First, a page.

Show Summary Details

Page of

PRINTED FROM OXFORD HANDBOOKS ONLINE ( © Oxford University Press, 2018. All Rights Reserved. Under the terms of the licence agreement, an individual user may print out a PDF of a single chapter of a title in Oxford Handbooks Online for personal use (for details see Privacy Policy and Legal Notice).

date: 17 August 2019

Abstract and Keywords

Psychophysiological models have a long history within stress research of trying to explain the link between stress exposure and psychological and physiological disease. The current chapter tries to offer complementary perspectives on this issue. First, it covers the relevant physiological systems (sympathetic, parasympathetic, enteric nervous system) and their markers (heart rate, heart rate variability, blood pressure), such that the reader receives an overview of the significant factors at play. Second, it provides an overview of the various forms of stress (acute, chronic, and stress during early life periods) that are believed to put the individual at heightened risk to develop stress-related disease. Finally, it presents the theories and models that have emerged over the years that try to explain how the various forms of stress can eventually lead to psychological and physical disease. The chapter ends with a short outlook on some recent work emphasizing the interaction between the various systems at play, and how that by itself can play a role in the origin of stress-related disease.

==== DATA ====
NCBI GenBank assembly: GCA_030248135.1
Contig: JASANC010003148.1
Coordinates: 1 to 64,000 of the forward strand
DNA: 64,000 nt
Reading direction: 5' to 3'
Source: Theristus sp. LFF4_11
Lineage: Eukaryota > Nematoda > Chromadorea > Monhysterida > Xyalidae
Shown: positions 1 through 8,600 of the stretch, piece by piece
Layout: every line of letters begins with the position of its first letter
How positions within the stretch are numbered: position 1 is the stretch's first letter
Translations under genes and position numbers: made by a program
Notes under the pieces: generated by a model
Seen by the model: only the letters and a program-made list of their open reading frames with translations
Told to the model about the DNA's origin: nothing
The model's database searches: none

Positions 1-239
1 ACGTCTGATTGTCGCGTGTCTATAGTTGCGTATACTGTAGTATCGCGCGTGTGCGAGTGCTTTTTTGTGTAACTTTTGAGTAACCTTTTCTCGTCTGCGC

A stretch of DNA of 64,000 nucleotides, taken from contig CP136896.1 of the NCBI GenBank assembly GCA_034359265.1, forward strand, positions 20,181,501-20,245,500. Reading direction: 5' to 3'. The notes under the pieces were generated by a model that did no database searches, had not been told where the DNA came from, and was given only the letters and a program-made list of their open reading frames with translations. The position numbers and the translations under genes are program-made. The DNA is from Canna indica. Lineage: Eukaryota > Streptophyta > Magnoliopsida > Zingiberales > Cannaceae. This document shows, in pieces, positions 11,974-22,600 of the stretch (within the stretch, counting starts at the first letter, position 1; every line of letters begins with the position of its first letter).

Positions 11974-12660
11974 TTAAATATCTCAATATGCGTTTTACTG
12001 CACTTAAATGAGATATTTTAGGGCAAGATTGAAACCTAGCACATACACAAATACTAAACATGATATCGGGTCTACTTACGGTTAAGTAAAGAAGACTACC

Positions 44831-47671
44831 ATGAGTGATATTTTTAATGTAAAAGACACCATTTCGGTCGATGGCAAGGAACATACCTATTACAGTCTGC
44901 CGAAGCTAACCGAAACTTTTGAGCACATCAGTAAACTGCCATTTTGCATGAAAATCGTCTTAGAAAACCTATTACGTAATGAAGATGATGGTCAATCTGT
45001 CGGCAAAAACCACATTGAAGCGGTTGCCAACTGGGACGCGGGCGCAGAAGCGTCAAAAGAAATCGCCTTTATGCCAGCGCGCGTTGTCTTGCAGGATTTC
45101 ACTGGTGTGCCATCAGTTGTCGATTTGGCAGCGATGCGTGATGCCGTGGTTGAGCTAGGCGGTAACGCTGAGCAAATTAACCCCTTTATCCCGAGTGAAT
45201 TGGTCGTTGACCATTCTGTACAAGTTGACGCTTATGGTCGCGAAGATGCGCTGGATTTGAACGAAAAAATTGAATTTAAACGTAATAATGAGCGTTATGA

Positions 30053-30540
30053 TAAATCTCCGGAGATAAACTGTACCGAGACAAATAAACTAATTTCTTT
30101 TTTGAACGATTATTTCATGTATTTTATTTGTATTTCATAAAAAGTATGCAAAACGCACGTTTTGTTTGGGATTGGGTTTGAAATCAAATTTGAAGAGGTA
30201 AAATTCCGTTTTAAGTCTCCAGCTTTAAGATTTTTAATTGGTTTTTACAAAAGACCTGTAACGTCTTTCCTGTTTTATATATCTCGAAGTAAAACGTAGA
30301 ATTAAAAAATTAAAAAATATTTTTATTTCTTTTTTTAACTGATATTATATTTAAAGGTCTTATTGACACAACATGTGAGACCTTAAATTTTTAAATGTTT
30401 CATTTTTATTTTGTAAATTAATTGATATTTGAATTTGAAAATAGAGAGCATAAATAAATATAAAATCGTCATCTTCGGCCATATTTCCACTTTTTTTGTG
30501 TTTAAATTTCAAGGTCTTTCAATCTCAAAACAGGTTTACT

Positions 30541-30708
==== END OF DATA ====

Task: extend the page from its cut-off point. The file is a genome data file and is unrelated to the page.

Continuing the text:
Keywords: heart rate, heart rate variability, blood pressure, autonomic, sympathetic, parasympathetic, enteric, early life

Access to the complete content on Oxford Handbooks Online requires a subscription or purchase. Public users are able to search the site and view the abstracts and keywords for each book and chapter without a subscription.

Please subscribe or login to access full text content.

If you have purchased a print title that contains an access token, please see the token for information about how to register your code.

For questions on access or troubleshooting, please check our FAQs, and if you can''t find the answer there, please contact us.